"A rose, by any other name, would smell as sweet," but according to consultants Leighton and Woodburn, the same does not apply to the Town of Innisfil.
A stunning announcement at Innisfil's special council meeting Wed night has left residents dumbstruck, as plans to change the township's name appear to have been kept tightly under wraps until a week before Council intends to vote and approve the plan.
Calling the name change a 'fresh start', Consultant Terry Leighton insists that the new 'branding' will give a new positive image to the township, as part of a bold initiative that will engender a more friendly response towards the township by the provincial government.
Stating that Innisfil is treated with a level of disrespect by provincial government he has never before witnessed in his 30 years working with municipal governments, CAO John Skorobahacz stated that changing it's name will lift the 'cloud over Innisfil'.
The announcement has been left until a week before the Council plans to vote their approval of the 'Inspiring Innisfil 2020' plan. Although the public was included in the process of planning for Innisfil's future by being invited to offer their opinions and suggestions for the new town initiative, there was absolutely no mention of a name change until Wednesday night's meeting.
Hired consultants Leighton and Woodburn shared their observations that townspeople appeared to identify with their own small hamlets, such as Churchill, Lefroy, Alcona, more than with the township of Innisfil as justification for the recommendation.
These names would remain the same, however the new name of the township would be replacing 'Innisfil' according to Mayor Barb Baguley.
Clearly shocked by the announcement, many residents were not prepared to agree to the name change proposal without some time to consider it's impact. Many felt that the name of Innisfil is finally 'on the map' in Ontario, recently enjoying more recognition in media and broadcasting.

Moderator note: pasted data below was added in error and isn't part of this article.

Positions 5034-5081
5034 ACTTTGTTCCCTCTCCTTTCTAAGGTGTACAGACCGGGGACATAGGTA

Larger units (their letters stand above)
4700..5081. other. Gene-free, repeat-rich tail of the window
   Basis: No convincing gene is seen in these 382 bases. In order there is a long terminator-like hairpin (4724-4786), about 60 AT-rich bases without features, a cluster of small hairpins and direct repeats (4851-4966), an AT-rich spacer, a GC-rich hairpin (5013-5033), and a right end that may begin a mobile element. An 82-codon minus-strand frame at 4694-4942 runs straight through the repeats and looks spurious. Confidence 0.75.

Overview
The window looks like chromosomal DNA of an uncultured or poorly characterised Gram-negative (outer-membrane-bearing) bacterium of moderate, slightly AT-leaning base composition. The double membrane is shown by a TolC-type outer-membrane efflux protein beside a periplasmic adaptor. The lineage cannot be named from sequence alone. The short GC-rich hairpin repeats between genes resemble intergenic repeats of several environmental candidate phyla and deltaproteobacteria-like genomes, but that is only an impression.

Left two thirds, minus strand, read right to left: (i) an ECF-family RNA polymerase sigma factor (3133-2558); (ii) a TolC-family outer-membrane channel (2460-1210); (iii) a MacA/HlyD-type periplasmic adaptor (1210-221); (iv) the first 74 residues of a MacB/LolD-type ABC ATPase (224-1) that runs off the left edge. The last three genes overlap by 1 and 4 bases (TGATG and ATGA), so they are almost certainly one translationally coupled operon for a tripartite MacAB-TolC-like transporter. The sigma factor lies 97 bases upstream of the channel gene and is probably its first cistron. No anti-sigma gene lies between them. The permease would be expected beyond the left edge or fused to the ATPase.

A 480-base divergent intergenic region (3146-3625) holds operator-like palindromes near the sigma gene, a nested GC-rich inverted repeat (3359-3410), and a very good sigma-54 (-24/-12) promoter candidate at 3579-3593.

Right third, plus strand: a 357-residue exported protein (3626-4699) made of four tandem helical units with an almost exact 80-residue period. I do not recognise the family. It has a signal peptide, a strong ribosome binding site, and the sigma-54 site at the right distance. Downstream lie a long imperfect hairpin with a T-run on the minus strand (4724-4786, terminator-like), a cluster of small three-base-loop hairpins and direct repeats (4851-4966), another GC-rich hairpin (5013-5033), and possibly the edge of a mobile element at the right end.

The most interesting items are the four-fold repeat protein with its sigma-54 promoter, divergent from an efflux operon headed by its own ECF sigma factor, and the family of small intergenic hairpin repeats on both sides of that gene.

Others felt that the 'cloud over Innisfil' had nothing to do with it's name, but more to do with past dealings with the provincial government.
Recent annexation of Innisfil lands by Barrie was cited as another justification for Innisfil's name change by Deputy Mayor Dan Davidson, who warned that in another 20 years they may want to do so again. It was not explained to constituents exactly how a new name would stop that from happening.
The new town moniker would be a part of the new phase, involving a 36 month roll-out of the proposed plan. Woodburn stated he would not recommend a vote or referendum on the name, but was unclear on how the name would, in fact be chosen.
Early Irish settlers to the region had originally called the area 'Innisfree', a Gaelic word for their beloved Ireland, which the green pastures of Innisfil were reminiscent of, according to the Innisfil Historical Society.
Criticism of the late announcement of this recommendation includes the fact that local papers will not be able to inform the general public in time to object to this proposal, as the Council intends to accept the plan at next week's May 18th meeting. Some 80 plus businesses also use the name Innisfil, which would be prohibitively costly to change. One wonders whether the Council and their Consultants are prepared to foot the bill to help these businesses to change their advertising and logos.
The surprising announcement appears to be the latest stunt of this Council's increasingly controversial methodology. New Mayor Baguley recently met with enormous backlash after proposing that all gargabe bags would be slapped with a weekly fee, which was vehemently opposed by residents.
Now with this shocking new announcement which leaves no time for opposition, discussion, or even to properly inform the public, one is left to wonder....will Innisfil, by any other name, still be as sweet?
They say 'there's no place like home,' but how do you go back when the place you grew up in just isn't the same place - literally - anymore?